Sunday, March 09, 2008

Sunday at Kasibi

What a day we have had! This morning we combined the 12 Canadians who are here with the 24 students and leaders from Harding for a trip out to the beautiful village of Kasibi. We took the Land Cruiser, two double cab pickups, and a flatbed truck. Most of the students and some of the adults ended up on the flatbed truck--outfitted in style with chairs. The road to Kasibi is pretty bad; however, none of the vehicles had any major problems navigating the potholes and ravines.

We had to park the vehicles about a quarter of a mile away from the church building and walk the rest of the way. The bridge over the creek consisted of about six logs fastened together. We all managed to make it across without incident, cheered on by a warm welcome from the women of the congregation as they sang and clapped for us.

We tried to squeeze into the Kasibi building, but when it became apparent we weren't all going to fit, we moved outside under the trees and enjoyed a wonderful time of worship with the Kasibi congregation.

Afterward we gathered in the yard in front of Leonard Sichimwa's house for a traditional Zambian meal of chicken, nshima, and goat. Leonard was kind enough to add non-traditional chocolate cake and Kool-Aid for us.

Then the Kasibi Village Band arrived with their homemade instruments and performed. I told one of our Canadian visitors that afternoons like these are called "National Geographic Moments" when you feel like you have stepped into the pages of National Geographic!

The rain came just as we were leaving Kasibi--a gentle shower that pretty well drenched the riders on the back of the truck. Their enthusiasm wasn't dampened, however!

Back at Namwianga, the gang headed for the Merritt's house and spent a couple of hours putting together "Baby Packs" that will be given to caregivers who receive formula from the Mission. In cases where a baby's mother has died, an aunt or grandmother will often volunteer to take care of the child. The orphanage provides formula for the first year or two of the baby's life. A Baby Pack containing a diaper, plastic pants, diaper pins, bottle, clothing item, and blanket is given to each caregiver to help her meet the baby's needs.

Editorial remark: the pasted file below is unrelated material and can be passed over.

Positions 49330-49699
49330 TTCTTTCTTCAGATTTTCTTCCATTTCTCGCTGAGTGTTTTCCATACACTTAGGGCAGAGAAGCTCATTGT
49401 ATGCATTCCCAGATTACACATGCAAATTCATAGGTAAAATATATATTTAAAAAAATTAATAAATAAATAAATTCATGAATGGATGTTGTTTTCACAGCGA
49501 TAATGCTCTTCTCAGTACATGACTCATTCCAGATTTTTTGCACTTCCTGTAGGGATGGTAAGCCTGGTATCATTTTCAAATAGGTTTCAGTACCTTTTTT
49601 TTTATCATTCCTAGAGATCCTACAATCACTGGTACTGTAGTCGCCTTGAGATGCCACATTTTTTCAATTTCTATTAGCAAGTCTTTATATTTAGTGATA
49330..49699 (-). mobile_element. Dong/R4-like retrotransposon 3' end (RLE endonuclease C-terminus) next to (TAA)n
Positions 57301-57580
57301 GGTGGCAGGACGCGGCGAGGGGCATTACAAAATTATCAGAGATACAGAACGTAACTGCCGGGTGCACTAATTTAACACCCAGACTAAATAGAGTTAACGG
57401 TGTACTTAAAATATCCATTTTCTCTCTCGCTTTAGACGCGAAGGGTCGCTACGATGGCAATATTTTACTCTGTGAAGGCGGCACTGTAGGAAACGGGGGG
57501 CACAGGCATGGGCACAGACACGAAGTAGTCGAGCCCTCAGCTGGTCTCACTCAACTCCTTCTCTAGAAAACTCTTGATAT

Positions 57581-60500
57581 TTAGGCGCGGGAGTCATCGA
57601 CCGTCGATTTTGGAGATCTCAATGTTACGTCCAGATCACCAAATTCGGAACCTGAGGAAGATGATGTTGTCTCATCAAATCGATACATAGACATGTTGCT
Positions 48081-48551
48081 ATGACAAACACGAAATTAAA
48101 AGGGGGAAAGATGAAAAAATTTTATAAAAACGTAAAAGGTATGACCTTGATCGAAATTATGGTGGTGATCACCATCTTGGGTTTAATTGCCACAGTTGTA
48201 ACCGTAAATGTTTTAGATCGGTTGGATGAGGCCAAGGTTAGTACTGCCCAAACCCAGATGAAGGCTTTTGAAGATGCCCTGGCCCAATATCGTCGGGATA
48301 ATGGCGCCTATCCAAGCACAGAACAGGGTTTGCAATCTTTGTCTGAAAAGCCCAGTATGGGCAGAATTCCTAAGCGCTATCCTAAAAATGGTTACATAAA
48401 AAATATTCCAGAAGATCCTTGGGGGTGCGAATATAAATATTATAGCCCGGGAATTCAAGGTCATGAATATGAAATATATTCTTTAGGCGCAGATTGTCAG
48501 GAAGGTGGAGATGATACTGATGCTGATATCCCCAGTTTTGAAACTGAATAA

Some of the Harding students volunteered to take babies home for the evening. The lucky babies were held, cuddled, and cooed over during dinner and the evening church service. I heard at least one student saying sadly about her new little one, "I don't want to take her back to the orphanage." What an experience the students have had--they will never hear about orphans in Africa without a tug on their hearts from the time they spent here.

Other happenings throughout the weekend: the Harding students have made friends with Namwianga students through working together and interactions on campus. Some attended a movie together in the auditorium on Saturday night. There were some soccer games today as well, and more are sure to come.

I've already fallen asleep at my keyboard once while I was typing this blog, so please forgive any typos and errors. Everyone is still healthy, and I can't think of a time when any other group of this size managed to avoid illness this long. As we recited in church today, "God is good all the time."


Anonymous said...

We are the parents of one of the Harding students, Caitlin Smith. We are delighted that she has such a life-changing experience to minister in Zambia! Thank you for all you do for the Lord and His church! Please give her a hug from us and tell her we love her!
Forrest and Patty Smith

Anonymous said...

Hey, David and Linda! Susan and I had forgotten that you were at Namwianga. You may have figured this out already, but our oldest son Robbie is one of the Academy teens visiting you this week. Thanks for arranging so much of their time there. It sounds like they are having a great experience.

You may have known this, but Susan's late sister was Barbara (Wright) Moore (was married to D. Mark). They lived/worked at Namwianga for over 5 years until 1984. We think it's neat that Robbie can see where Mark and Barbara lived and where his cousins were born!

Thanks for what you are doing!

--Glenn (of Harding Admissions) and Susan Dillard

Carol said...

Thank you so much for the work that you do. We are blessed to be able to send our son Ross with the Harding group. Our son and daughter are waiting for an adoption from Ethiopia and I know that hugging and loving on those orphans is dear to his heart and will bring a flood of memories when our little one arrives! God bless you!